With the official Windows 10 launch this week and Microsoft's promise that the upgrade for Windows 7/8.1 systems will be free for the first year after launch, you'll have until July 29, 2016, to make your move. Just because it's free doesn't mean you have to rush to get your copy—unless, of course, it's a status thing.
For the ordinary Windows user, there really isn't any immediate need to be one of the first people to download Windows 10. In fact, you'll probably have a better upgrade experience if you hold off for a bit. Wait for the hype to die down, wait for the load on the Windows Update servers to wane, and more importantly, wait for the first wave of updates to make their way out to the masses of Windows users who had to be the first.
Besides, unless you're a Windows Insider program participant, chances are that you won't be able to get Windows 10 right away anyhow.
In his July 2nd blog post, "Windows 10: Preparing to Upgrade One Billion Devices," Terry Myerson stated:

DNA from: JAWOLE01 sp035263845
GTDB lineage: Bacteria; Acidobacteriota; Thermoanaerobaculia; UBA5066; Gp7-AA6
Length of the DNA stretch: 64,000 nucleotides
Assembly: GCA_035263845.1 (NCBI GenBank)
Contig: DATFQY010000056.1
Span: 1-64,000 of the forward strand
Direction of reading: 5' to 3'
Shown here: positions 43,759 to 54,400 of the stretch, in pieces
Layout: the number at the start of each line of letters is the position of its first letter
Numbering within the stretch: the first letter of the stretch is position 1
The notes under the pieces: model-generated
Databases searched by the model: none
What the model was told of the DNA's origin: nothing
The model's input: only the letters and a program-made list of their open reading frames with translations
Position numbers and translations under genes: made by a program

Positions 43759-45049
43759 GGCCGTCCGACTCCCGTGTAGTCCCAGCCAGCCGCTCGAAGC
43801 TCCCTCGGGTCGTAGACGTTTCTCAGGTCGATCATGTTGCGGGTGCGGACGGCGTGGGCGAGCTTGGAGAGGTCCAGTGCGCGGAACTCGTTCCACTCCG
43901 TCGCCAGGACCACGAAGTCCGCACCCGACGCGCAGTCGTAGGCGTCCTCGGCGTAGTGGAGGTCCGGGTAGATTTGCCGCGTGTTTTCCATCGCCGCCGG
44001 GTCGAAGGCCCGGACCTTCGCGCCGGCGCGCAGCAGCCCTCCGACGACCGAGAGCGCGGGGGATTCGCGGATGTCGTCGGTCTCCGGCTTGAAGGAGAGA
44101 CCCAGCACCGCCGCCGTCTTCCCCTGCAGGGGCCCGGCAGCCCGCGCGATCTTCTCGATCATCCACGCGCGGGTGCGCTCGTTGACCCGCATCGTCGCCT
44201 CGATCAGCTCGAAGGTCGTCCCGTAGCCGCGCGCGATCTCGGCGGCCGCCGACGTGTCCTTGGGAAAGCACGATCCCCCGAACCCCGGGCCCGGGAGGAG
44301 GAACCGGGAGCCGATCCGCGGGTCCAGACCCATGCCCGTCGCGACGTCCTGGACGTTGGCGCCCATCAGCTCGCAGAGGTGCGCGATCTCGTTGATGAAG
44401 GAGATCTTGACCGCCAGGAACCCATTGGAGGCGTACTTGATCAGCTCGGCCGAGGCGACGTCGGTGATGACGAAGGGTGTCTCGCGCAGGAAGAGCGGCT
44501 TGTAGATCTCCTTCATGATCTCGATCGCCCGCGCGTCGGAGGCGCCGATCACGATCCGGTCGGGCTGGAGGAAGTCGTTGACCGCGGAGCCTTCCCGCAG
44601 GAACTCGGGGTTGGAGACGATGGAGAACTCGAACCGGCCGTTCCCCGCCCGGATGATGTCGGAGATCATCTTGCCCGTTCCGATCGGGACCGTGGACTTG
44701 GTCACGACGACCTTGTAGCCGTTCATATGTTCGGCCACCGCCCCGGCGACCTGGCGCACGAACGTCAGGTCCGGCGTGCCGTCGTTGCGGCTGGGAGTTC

"We want to make sure all of you have a great upgrade experience, so we'll roll-out Windows 10 in phases to help manage the demand."
He then goes on to say:
"Starting on July 29, we will start rolling out Windows 10 to our Windows Insiders. From there, we will start notifying reserved systems in waves, slowly scaling up after July 29th. Each day of the roll-out, we will listen, learn and update the experience for all Windows 10 users."
That last sentence hints at the fact that the Microsoft is anticipating the possibility that there may be some glitches in the first wave of the roll out.
To be sure, I'm not suggesting that you hold out for months before you upgrade—rather, I'm saying that you may want to give it a couple of weeks just to see how others are faring with Windows 10. With Microsoft's Windows as a service model, the ongoing testing via the extension of the Windows Insider program, and the rapid update system developed during the Windows Insider preview program, the hope is that any issues that crop up in the first weeks after initial availability will be quickly resolved.
What's your take?
Will you be one of the first to upgrade your Windows 7/8.1 system to Window 10? Or will you take a more cautious approach? Let us know in the discussion thread below.
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Greg Shultz is a freelance Technical Writer. Previously, he has worked as Documentation Specialist in the software industry, a Technical Support Specialist in educational industry, and a Technical Journalist in the computer publishing industry.